Rumours of a Universal Basic Income Grant (UBIG) have been floating around for years but recently it has been picked up with renewed vigour by both the South African government and civil society. UBIG is intended to place poor people above the poverty line and would be offered to citizens aged 18 – 59. The grant would ensure that every person who qualifies receives a certain amount of monthly income which can be used to cover basic needs. However, concerns regarding how exactly the Universal Basic Income Grant would be funded have been widespread.

In his address during the African National Congress Mandela Day webinar, President Cyril Rampahosa said that “suggestions have been made that in addressing the needs of our people we must be bold enough to think about interventions such as a basic income grant. Yes, it requires bravery. This matter is being given serious consideration,”. While Minister of Social Development, Lindiwe Zulu, said during the department’s budget vote speech in May, that the need to introduce a basic income grant has become an “urgent consideration” for the national government.

What would it cost?

According to a report by the Financial and Fiscal Commission (FFC), an independent constitutional advisory institution, a true universal income set at R350 per month would cost approximately R243 billion a year.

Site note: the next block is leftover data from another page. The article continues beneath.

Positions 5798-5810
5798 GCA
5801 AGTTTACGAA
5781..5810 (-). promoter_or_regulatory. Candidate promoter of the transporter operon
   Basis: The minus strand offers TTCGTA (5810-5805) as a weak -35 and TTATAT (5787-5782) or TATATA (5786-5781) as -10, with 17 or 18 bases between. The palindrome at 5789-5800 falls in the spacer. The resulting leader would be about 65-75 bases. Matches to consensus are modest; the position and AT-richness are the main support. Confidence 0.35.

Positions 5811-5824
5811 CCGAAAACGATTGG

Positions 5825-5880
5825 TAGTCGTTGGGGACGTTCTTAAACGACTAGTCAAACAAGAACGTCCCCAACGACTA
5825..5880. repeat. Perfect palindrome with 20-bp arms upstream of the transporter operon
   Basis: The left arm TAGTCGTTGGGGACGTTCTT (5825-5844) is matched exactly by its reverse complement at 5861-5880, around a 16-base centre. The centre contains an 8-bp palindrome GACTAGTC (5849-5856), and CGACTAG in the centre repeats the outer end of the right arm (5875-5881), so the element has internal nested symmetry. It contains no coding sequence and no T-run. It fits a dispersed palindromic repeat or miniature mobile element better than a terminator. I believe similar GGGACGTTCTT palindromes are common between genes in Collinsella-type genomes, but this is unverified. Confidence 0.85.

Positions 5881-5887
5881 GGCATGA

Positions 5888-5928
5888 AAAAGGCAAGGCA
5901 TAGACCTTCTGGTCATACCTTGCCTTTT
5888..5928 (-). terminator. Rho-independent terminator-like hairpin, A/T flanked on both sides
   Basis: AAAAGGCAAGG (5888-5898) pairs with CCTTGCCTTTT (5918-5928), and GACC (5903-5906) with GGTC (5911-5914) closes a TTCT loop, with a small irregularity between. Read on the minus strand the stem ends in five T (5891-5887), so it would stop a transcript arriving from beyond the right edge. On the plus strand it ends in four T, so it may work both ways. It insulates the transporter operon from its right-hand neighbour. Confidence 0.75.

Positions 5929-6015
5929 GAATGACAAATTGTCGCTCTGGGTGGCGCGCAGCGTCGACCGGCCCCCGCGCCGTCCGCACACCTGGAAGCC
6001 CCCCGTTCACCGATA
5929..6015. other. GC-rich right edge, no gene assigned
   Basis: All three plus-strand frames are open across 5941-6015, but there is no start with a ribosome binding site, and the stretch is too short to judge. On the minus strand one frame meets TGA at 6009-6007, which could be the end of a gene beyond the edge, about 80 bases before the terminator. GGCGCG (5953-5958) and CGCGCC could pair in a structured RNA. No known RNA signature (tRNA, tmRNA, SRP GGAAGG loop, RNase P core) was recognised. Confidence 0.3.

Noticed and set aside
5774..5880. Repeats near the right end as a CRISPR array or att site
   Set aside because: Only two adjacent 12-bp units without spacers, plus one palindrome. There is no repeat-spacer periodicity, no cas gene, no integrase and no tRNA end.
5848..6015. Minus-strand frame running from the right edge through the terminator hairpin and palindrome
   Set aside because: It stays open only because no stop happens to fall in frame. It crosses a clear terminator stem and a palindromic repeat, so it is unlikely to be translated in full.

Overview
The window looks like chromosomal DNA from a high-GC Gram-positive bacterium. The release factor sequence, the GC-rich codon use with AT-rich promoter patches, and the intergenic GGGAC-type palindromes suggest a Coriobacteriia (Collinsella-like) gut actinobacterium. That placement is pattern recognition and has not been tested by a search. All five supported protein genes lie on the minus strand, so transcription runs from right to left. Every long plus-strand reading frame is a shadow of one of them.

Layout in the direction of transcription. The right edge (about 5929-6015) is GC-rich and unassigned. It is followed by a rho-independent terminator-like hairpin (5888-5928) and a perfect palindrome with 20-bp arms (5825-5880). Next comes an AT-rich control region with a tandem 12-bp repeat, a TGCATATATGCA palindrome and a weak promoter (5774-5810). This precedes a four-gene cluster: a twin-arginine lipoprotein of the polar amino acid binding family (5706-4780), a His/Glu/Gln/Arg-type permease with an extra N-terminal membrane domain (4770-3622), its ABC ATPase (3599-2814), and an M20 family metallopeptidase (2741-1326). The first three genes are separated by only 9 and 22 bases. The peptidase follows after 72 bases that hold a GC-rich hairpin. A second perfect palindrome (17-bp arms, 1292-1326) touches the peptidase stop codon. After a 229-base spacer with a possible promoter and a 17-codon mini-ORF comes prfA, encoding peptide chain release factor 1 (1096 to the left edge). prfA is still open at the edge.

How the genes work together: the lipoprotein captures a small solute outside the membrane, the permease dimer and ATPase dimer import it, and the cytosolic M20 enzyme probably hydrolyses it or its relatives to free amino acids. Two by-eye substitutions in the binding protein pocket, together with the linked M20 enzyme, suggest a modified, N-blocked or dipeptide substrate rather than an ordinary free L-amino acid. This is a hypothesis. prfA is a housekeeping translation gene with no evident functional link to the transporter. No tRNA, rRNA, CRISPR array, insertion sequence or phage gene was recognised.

“This amounts to 5% of GDP. The cost would increase the revised budget deficit from 15.67% of gross domestic product (GDP) to 20.15%,” wrote Business Tech in August. 

A more streamlined grant of R350 per month to target the unemployed between ages 18 and 59 would cost R44.8 billion per annum or 0.9% of GDP. 

“Naturally, the total costs estimated here are high and would be lower if the UBIG were to partially or totally displace grants in the existing system,” the report further stated. 

How will it be funded?

According to Dr Mark Blecher, treasury official, the grant will largely be funded by tax overruns, particularly corporate income tax. 

In August, The Department of Social Development published a green paper on proposed social security and retirement reforms for public comment. The paper, which has since been retracted, proposed three options for a universal income, ranging from R585 to R1,268 a month, based on the country’s existing poverty lines.

According to BusinessTech, “to raise enough funds for even the lowest of these options, the green paper suggests an income tax hike of 10 percentage points to raise the approximately R200 billion needed”. 

While there are new proposals being made daily, it is clear that the question of a universal income grant won’t go away soon. South Africans are urged to, where possible, form part of the conversation and follow along for any updates and newly released green papers.